mahonj

Sounds great, but will people buy it ?
How much extra will it cost and will people be prepared to pay it.
Also, how will they market it ?
Will people pay for a 1L supercharged, turbo engine?
However,
Nicer than diesel, in terms of local pollution.

ToppaTom

Maybe we don't need better batteries.

The electric $upercharger may give way to a wee bit more (low cost?) direct electric low speed torque) and a more aggressive (variable) turbocharger.

Sounds like these guys have at least created more options for mild hybridization.

Right now the geeks and kindergarten teachers still provide the market for BEVs and they support the last 15% mpg for 30% more cost (and shun the mild hybrids).

When gas goes back up and mpgs are sold in cold fiscal terms, the mild hybrid (with state of the art ICE and it’s “economical” use of batteries) may finally shine.

clett

Maybe not when the price of batteries is plummeting and the price of gasoline can only increase.

When we get down to $250 per usable kWh it will be PHEVs for everyone.

HarveyD

There are many other ways to make much lighter, lower cost, more efficient vehicles. HYboost SSV is one good example of what can be done.

BEVs will do much better.

Street-Scooter will soon produce a street and highway legal 2-passenger BEV for $7500 (without the recommended 24 Kwh battery pack). Battery monthly rental will be as low as $99/month, i.e. a lot less than monthly fuel savings. The major advantage of battery pack rental is much lower initial cost and easier battery upgrade to get improved e-range at same or lower cost. Changing modular batteries should not be more complicated than changing tires.

Engineer-Poet

I'm for whatever does the job, clett. If this scheme works today, I hope people buy it. If the electronics and motor for the belt-driven starter can support a high duty cycle and the battery can be upgraded to make a PHEV later, even better.

Roger Pham

The Hyboost concept works better for Europe and Asia, where cars are taxed based on the displacement, but not as well as full HEV for America, since people drive a lot more, and the pint-size and highly-stressed engine won't last as long as the low-stressed and cool-running Atkinson-cycle engine.

Furthermore, extensive city driving will need significant amount of energy recuperation that only a full HEV can provide. That's the law of physics that cannot be negotiated. With plummeting prices of battery and decreasing prices of electrical components, strong electric boost will give better city mpg than strong turbo-boost at similar cost. An optimal maximal mpg vehicle with good acceleration performance would be a PHEV with 15-mile of all electric range, with a significantly down-size engine running Atkinson cycle, for example, a 1-liter Atkinson-cycle engine for the size of the Ford Focus or Toyota Prius, with larger electric motor to compensate for the downsized ICE.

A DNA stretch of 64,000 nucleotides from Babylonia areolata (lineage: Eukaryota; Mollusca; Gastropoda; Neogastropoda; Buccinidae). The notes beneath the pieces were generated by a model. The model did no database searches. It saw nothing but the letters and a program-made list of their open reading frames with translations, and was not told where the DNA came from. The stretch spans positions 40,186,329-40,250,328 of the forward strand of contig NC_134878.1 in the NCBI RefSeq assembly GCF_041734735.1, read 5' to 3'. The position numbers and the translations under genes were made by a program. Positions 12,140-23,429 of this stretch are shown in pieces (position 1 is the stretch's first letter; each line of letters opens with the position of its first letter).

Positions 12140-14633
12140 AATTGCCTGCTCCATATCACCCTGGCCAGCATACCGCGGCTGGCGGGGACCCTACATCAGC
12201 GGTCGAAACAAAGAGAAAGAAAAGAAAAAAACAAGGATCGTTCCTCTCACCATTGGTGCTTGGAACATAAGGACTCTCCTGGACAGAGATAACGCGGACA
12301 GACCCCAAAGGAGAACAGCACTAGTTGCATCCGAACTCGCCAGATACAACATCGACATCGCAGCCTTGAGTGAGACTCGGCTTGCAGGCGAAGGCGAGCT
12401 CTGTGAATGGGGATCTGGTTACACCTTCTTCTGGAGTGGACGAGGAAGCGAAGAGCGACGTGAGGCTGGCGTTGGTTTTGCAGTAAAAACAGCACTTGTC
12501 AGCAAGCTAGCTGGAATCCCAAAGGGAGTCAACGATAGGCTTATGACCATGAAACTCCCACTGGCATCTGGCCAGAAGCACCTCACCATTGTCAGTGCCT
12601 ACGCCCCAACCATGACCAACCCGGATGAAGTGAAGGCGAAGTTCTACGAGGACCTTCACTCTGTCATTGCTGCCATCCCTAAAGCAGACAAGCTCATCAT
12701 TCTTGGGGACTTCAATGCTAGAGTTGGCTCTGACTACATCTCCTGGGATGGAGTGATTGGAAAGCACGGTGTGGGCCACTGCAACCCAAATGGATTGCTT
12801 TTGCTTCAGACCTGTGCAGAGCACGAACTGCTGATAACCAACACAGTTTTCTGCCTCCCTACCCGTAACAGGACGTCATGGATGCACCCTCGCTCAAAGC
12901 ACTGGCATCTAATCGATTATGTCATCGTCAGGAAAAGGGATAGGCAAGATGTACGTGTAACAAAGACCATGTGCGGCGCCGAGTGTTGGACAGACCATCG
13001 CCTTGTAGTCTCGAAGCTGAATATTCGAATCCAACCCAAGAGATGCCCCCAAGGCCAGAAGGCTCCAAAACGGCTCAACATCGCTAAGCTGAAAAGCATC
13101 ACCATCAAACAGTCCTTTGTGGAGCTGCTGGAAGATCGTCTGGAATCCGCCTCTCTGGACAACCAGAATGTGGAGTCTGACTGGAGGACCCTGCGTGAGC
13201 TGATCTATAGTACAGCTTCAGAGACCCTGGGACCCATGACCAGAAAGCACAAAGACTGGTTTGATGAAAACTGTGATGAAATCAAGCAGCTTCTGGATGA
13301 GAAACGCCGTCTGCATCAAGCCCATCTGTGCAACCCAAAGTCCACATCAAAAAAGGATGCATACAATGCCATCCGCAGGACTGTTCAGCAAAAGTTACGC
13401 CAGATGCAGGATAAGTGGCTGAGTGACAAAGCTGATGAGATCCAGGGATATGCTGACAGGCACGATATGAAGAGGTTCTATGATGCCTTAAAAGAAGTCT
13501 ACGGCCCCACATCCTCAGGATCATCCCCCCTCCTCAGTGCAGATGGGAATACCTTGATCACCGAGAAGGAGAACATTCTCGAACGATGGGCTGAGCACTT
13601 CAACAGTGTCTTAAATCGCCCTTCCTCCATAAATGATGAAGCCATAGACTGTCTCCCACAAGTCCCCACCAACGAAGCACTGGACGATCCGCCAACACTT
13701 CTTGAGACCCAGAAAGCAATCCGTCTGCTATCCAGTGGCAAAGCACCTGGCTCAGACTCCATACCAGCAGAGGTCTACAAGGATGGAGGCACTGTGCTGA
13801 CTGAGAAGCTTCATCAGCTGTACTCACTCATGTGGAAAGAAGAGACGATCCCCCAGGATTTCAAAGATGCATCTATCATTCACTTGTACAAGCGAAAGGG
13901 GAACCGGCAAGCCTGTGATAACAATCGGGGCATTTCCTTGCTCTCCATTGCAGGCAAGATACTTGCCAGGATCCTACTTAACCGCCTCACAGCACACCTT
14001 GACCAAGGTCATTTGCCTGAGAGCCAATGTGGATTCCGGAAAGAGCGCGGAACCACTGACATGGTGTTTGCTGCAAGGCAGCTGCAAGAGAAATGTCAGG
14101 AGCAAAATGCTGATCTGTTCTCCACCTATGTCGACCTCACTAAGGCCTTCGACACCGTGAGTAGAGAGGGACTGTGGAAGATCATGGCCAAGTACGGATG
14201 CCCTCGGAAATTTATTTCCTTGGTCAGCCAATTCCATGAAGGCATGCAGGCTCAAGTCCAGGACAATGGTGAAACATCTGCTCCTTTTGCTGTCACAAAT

ToppaTom

Battery prices have been dropping and performance increasing since the EV1, and affordable EVs are (still) just around the corner.

We all know the EV1 was affordable in 2001 and the Leaf is less than 50% too expensive now.

Peter_XX

This is a technology that could be used now! What is wrong with that? The Toyota series/parallel system is too expensive, PHEVs are way too expensive and BEVs are prohibitively expensive. And, yes, we are all the time waiting for the new batteries that will be so cheap and have such good performance but it never happens... For the foreseeable future, BEVs will be considered the solution for an even more distant future. The Ricardo concept shows that we can achieve as good fuel economy as the Prius can but at a much lower cost. As I can see, many of you claim that you have better ideas. Please, go ahead and try to sell your ideas to the motor industry. Come back and tell the GCC forum if you are lucky. Ricardo’s concept (or anything very similar) would be good enough to me. I have no reason to present my objections to this concept, since I do not have many (as I sometimes have in other cases…).